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2020's extended tax season has come and gone — but Chris Hogan, author of Everyday Millionaires, has tips that can save you some major bucks come next year's tax season.
According to the personal finance expert, there are three big tax mistakes that can cost you *thousands* of dollars. He breaks down the common pitfalls and explains what you should do instead, depending on your situation.
TAX MISTAKE #1: Getting A Refund
A tax refund is not free money, Chris points out. "When you get a refund, you've allowed the government to hold onto your money for a year interest free," he says. "I want people to get their money sooner to be able to use it."
Here's how it works. In 2019, the average tax refund was around $2,869, according to Chris. "Instead of letting the government hold onto that money, if you were to make adjustments to your W-4, you could get $239 extra dollars a month. If you got that, you could start to invest it," he says.
Chris uses two vases to demonstrate visually what would happen if every month, you put that money in your Roth IRA and invested it in a good mutual fund. The blue sand represents the $239, and the green is the return on your investment you'd earn. The average return for an IRA invested in mutual funds is 7 - 10%, so by the end of the year, you'd have $2,976.
If you wait until you get your return to invest, you've spent a whole year waiting on that money and you only end up with $2,869. "You get all of your money back, but you don't get any of the interest," Chris points out. So you're missing out on $107.
You control this by the way you fill out your W-4 form for work, Chris explains. You should talk to your HR or accounting department to find out the right way to fill it out so that you break even, rather than getting a refund or having to pay.
TAX MISTAKE #2: Claiming The Wrong Filing Status
The next mistake is claiming the wrong filing status and not accounting for life changes — like buying a house, getting married or having a baby — that change your taxes.
There are three main filing statuses: Single, Head of Household, and Married Filing Jointly. The standard deduction you can take is different for each. Based on an average annual income of $50,000, Chris shows you how claiming the correct filing status could get you a bigger refund.
For this example, Chris assumes the individual withheld $7,214 to get the average refund mentioned above. If they filed as single, they'd get a refund of $2,869. If they filed as HOH, they'd get a refund of $3,690. If they file as married filing jointly, they'd get a refund of $,4527.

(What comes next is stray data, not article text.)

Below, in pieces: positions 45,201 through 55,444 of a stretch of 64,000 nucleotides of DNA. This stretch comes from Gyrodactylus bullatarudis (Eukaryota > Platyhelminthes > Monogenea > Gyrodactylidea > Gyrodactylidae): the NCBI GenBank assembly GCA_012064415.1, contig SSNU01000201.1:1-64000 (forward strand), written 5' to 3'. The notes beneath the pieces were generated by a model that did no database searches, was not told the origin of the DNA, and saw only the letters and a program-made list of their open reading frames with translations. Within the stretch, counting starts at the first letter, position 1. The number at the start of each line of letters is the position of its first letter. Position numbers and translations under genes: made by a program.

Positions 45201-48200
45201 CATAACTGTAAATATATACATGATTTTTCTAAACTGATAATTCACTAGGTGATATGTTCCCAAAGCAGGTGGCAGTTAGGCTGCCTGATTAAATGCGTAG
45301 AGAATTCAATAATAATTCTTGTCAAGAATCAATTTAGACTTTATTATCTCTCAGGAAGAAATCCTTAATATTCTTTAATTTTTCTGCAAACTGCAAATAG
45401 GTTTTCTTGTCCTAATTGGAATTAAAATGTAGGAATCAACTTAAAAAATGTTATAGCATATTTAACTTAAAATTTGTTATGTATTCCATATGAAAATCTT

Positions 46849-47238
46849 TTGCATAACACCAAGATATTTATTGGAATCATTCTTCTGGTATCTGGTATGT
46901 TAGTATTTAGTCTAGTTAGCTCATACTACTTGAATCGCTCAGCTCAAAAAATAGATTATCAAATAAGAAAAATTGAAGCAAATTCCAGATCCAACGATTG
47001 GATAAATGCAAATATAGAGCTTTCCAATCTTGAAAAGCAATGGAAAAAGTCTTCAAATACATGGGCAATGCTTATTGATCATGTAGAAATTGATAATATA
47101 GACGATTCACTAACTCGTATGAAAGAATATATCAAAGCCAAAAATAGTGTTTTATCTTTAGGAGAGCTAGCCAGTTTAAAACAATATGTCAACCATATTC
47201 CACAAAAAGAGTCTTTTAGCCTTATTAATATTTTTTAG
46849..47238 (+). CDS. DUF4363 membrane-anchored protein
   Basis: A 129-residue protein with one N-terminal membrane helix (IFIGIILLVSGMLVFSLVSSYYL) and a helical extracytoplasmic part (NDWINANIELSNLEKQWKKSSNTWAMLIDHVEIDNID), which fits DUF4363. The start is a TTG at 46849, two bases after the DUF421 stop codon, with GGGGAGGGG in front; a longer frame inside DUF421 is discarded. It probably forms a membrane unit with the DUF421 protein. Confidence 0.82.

Single and married are pretty self-explanatory, but according to Chris, head of household is where a lot of people mess up. And if you do mess up, it can cause you to under-pay your taxes, then face a penalty and interest if you end up paying late. So how do you know if you qualify as head of household?
- You have to be single.
- You have to support qualified dependents.
- Children must be under 19 or under 24 if a full-time student. You must have provided more than half of the person's financial support for the year.
- If you have a relative who relies on you for most of their financial assistance (parent, grandparent, great aunt) you can claim them as a dependent as long as no one else claims them and they cannot have a gross annual income above $4,200.
- People think that if they are married and the only one working, they qualify, but this is not true, Chris says. Per the IRS, "Your spouse is never considered your dependent."
- You have to pay more than half the cost of keeping up a home.
- This includes the mortgage, utilities and even food.
TAX MISTAKE #3: Missing Out On Valuable Deductions & Credits
Your filing software or tax pro can help make sure you claim all the deductions and credits that you do qualify for. Skipping this step because it seems complicated or because you're not sure you'll get any money back could end up costing you hundreds or even thousands of dollars, Chris stresses. He highlights a few deductions that many people don't know about:
- DEDUCTION: Student Loan Interest
The student loan interest deduction lets you deduct up to $2,500 from your taxable income. You do not have to itemize to take this. This deduction may be a great way for you to get money back in your pocket if you are legally obligated to make interest payments (parents, if a loan is in a student’s name, you cannot deduct interest paid by them), Chris says.
- DEDUCTION: Major Surgery Or Illness
The deduction for medical expenses is one of the few tax breaks currently available to individuals. You do have to itemize your deductions to claim this. Medical expenses can be deducted if they were greater than 7.5% of your adjusted gross income last year, Chris explains. The average household income is around $50,000, so if you made $50,000, you can deduct medical expenses in excess of $3,750. We're talking about medical bills that weren't covered by insurance or your FSA — these are out-of-pocket costs for things like big surgeries, dental procedures, hospital care, nursing and long term care.
Of course there's more to these and any other deductions, so you may need to talk to a tax pro or do a little more research to make sure you qualify.
"[With] taxes, there are a lot of nuances. The main thing is don't do it alone," Chris says. "It's all unique, so there's no cookie-cutter approach. You need to talk to a professional to give you the right guidance."